June 5, 2013

Coffee Twig Borer Invades Busoga Plantations

Sulaiman Mwangu, a coffee farmer in Nakabango village in Mafubira Sub County says he has lost about one acre of his plantation to the pest.

The black coffee twig borer has invaded coffee plantations in Busoga region leaving several farmers counting heavy losses. The borer attacks the twigs rendering the plant incapable of bearing coffee beans. When a twig borer attacks a coffee plant, it creates holes in it and causes a white fungus to grow around it. Sulaiman Mwangu, a coffee farmer in Nakabango village in Mafubira Sub County says he has lost about one acre of his plantation to the pest.He appeals for the urgent intervention of the district production department to control the pest. Cissy Kuliva, a farmer in Butagaya village says that he has lost three acres of his colonel coffee plantation to the pest. Kuliva claims that she tried cut down infected plants but the disease has persisted for the last six months.

Dr. Stephen Kiwemba, the Acting Jinja District Production Officer, says the problem has already been brought to the attention of the Uganda Coffee Development Authority – UCDA. Kiwemba says a combined team of UCDA officials and those from his office have already visited the affected areas for an on ground assessment.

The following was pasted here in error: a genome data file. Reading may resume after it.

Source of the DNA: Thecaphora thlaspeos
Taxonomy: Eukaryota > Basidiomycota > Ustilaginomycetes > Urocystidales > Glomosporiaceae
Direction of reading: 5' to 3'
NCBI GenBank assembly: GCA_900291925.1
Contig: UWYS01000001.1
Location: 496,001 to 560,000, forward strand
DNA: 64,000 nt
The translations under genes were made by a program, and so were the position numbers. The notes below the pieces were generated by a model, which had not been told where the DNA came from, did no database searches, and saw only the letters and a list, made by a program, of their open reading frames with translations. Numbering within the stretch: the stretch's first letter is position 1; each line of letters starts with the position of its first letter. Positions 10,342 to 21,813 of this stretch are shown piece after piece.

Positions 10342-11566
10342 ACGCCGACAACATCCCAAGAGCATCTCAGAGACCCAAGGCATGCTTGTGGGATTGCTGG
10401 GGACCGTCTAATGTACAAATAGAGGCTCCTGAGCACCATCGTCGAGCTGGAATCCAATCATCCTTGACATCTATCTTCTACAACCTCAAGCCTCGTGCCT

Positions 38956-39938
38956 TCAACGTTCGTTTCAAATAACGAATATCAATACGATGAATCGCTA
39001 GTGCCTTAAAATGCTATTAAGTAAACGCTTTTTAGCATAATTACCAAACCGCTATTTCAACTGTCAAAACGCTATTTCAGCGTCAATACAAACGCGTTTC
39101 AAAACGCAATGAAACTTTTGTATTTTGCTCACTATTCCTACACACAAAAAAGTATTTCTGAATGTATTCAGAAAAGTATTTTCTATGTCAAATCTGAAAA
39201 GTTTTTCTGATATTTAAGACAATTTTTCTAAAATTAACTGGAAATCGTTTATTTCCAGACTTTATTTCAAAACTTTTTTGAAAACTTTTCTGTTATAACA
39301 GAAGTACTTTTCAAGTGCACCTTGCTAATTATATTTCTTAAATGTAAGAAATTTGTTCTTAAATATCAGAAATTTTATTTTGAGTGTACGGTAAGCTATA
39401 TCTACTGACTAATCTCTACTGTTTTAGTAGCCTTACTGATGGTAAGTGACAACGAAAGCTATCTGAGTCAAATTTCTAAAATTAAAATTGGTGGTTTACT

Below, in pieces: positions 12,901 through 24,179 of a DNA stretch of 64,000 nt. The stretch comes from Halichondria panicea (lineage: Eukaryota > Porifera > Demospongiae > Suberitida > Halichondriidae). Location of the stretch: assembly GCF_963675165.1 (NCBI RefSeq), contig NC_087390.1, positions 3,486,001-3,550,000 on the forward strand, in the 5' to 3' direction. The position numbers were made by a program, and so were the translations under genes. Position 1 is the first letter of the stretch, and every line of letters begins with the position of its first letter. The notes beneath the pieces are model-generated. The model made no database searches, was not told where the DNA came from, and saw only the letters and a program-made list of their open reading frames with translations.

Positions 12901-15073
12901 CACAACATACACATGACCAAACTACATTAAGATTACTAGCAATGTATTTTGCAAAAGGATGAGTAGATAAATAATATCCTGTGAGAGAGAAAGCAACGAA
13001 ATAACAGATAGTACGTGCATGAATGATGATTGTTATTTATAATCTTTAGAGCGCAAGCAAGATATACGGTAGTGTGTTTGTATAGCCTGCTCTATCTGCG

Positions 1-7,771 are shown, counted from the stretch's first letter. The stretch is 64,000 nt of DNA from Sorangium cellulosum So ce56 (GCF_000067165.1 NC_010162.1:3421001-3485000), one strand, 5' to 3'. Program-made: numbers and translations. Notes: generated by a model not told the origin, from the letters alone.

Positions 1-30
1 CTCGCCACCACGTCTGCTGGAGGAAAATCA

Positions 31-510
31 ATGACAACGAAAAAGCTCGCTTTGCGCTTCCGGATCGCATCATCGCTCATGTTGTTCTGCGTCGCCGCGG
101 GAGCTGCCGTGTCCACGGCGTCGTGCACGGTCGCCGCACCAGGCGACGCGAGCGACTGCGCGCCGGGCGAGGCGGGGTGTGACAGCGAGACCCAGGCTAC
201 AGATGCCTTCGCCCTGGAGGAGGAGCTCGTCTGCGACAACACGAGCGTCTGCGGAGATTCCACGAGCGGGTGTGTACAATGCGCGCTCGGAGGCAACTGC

The Black coffee twig borer first attacked coffee plantations in Bundibugyo district in 1994 before it spread to central Uganda. In 2008, the pest was reported in Kayunga district and now has spread to districts of Busoga along Lake Victoria and River Nile. The affected farmers are found in Butagaya, Budondo sub counties in Jinja district, Kisozi, Namasagali, Nawanyago, Bugulumbya, Kitayundwa and Namwendwa sub counties in Kamuli, and parts of Luuka and Mayuge districts.

James Magona, the UCDA coordinator in charge of Busoga region says Butagaya, Budondo, Kisozi and Namasagali sub counties are the worst hit. He says at least more that 15 farmers in each sub county have lost more than an acre of their coffee plantations. He urges farmers to burn the infested coffee plants, ensure field hygiene and spraying as emergency control measures.

Magona attributes the rate of the spread of the disease to lack of knowledge and capacity amongst farmers to control it

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